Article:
Sherrie Parker, the heroine, wasn’t perfect. She cried a little too often but I loved how Curtis, the hero, would comfort her. I fell in love with them immediately when they first met because the entire situation had me laughing. At times Curtis’s secrets were annoying and I just wanted him to tell Sherrie but I understood why he couldn’t. I do need to point out that their relationship was definitely spicy. I started to sweat a little bit.

I got a little nervous in chapter eleven. There was a big bump for me. I almost couldn’t get past it. I still scowl when I think of it. Sherrie did something with someone that I thought was the most stupid thing to do,  the worst decision she could have made. I don’t think anyone in their right mind would have done what she did. Fortunately, I had strong feelings towards Curtis and curiosity in other matters so I was able to get past that plot quirk.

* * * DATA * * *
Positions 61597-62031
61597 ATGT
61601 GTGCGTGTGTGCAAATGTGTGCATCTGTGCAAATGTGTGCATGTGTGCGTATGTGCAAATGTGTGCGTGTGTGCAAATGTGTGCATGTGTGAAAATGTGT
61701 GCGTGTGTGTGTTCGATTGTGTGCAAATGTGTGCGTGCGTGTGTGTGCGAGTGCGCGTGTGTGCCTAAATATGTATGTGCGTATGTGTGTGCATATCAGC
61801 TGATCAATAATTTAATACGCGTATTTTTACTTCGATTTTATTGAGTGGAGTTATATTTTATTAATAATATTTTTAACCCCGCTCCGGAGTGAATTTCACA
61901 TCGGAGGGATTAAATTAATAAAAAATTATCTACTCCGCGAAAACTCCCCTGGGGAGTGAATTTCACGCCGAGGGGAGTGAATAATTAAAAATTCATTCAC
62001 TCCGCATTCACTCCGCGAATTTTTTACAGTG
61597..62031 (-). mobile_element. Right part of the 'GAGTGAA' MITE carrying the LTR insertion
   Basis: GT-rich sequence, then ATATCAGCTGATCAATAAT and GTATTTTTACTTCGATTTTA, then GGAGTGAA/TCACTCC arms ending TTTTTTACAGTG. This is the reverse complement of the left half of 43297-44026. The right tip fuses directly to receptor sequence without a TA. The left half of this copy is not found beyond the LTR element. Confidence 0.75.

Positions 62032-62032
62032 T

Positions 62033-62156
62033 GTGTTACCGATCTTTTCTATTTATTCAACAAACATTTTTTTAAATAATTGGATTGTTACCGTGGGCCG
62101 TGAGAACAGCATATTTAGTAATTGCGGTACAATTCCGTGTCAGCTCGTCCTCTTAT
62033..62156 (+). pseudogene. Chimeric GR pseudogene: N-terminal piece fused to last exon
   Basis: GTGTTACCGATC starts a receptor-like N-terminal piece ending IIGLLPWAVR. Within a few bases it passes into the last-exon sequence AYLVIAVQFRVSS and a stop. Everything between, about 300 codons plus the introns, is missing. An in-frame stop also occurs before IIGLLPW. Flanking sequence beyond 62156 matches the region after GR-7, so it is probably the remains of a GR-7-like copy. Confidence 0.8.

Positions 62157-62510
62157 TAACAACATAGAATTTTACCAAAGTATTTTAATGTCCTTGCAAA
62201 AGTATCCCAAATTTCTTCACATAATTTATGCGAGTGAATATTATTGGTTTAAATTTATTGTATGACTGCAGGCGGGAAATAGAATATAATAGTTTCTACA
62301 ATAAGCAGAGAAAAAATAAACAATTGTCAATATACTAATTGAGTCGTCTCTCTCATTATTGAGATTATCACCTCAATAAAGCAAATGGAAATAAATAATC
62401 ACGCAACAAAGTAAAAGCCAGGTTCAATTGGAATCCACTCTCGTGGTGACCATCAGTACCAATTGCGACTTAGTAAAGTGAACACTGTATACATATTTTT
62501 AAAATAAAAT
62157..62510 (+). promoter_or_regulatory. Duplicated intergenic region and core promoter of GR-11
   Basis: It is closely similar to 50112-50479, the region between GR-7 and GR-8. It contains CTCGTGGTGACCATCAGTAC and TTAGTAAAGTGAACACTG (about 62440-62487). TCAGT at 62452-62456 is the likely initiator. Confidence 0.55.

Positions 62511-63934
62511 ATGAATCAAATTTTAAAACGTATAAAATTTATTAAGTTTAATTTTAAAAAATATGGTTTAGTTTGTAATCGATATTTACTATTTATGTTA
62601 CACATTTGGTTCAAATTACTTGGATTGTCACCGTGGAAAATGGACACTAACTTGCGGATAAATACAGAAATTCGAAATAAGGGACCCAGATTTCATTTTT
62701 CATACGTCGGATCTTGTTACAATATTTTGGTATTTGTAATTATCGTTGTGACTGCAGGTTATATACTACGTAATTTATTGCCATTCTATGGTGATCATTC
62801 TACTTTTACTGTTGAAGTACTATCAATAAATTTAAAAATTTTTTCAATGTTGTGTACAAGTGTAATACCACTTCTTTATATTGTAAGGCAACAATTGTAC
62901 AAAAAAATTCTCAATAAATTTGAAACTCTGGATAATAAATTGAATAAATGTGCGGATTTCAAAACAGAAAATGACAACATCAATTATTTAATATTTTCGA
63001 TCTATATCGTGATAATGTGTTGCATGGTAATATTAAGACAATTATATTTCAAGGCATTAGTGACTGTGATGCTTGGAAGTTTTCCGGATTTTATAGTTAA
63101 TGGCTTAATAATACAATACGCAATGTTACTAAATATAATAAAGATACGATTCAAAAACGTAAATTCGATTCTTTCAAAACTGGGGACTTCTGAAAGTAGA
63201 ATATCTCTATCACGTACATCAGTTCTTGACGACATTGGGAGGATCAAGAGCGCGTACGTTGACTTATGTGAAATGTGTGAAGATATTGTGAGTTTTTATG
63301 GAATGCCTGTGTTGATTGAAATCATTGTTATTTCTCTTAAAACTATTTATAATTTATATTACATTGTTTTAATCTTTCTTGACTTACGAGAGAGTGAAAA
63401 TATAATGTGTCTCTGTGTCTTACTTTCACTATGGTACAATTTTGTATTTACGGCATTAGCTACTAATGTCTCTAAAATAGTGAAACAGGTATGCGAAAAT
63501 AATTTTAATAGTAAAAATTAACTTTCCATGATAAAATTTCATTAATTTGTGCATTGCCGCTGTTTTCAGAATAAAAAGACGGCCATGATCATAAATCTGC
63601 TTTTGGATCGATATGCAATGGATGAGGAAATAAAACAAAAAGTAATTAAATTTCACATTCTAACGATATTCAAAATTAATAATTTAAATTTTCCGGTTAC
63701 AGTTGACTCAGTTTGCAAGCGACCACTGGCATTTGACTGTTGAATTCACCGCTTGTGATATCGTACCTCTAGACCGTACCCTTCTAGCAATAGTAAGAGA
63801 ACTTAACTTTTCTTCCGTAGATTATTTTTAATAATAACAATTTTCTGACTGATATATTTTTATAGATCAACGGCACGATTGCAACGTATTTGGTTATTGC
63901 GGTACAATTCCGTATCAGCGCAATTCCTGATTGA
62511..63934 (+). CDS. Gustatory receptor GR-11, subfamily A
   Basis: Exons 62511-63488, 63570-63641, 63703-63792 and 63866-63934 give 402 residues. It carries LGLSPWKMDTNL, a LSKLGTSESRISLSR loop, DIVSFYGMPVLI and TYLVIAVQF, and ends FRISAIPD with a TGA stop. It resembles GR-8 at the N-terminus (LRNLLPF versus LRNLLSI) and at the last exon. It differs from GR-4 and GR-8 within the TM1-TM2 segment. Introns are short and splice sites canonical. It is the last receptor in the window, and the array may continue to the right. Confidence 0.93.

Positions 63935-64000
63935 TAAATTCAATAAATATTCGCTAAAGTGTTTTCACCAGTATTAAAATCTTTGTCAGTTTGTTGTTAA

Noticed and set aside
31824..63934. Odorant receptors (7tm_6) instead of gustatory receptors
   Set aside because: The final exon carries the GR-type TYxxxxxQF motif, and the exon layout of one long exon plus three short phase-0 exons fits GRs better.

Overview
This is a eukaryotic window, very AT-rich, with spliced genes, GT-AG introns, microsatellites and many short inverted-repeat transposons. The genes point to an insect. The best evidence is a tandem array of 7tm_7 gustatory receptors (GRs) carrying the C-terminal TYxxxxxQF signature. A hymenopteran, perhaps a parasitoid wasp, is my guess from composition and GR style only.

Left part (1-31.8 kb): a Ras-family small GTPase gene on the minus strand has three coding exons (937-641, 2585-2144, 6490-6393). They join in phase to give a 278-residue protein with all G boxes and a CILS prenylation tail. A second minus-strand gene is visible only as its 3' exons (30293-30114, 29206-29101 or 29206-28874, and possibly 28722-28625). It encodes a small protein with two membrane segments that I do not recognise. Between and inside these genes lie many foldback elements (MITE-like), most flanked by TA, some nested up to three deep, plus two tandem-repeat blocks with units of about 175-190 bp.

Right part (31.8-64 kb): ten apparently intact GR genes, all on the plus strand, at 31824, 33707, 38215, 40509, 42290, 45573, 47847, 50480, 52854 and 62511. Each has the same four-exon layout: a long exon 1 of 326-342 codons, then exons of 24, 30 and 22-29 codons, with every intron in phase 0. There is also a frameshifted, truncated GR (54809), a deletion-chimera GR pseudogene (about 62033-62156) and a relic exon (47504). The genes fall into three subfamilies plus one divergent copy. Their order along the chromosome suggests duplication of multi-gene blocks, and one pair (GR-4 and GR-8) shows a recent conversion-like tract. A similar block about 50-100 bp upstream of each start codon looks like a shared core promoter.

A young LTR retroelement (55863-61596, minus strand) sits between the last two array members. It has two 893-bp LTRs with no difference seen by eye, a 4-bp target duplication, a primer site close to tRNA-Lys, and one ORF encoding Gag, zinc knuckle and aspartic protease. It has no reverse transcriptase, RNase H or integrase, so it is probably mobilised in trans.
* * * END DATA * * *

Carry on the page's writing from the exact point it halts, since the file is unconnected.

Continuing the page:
For the most part the story was aesthetically pleasing to me from start to end. Trust with Hearts was a heartwarming story that I thoroughly enjoyed. I would honestly recommend this book, especially to fans of cowboys and country music.

His Little Lanie by Keri Ford


His Little Lanie by Keri Ford
Fairy Tales in a Small Town, Book 2
Publisher: Self-Published
Genre: Contemporary
Length: Full length (158 pgs)
Heat Level: Spicy
Rating: 3.5 stars
Reviewed by Mistflower

Just a girl in love with a guy who doesn’t know she exists. The story of Lanie Lange’s life. She rescued Eriksen from drowning when they were teenagers, but she wasn’t supposed to be there. He suffered a head injury in the accident, and he doesn’t remember her involvement. Another woman took credit for her rescue. Eriksen’s back in town now, and Lanie is dying to tell him the truth about that night. There’s just one problem. She has no proof.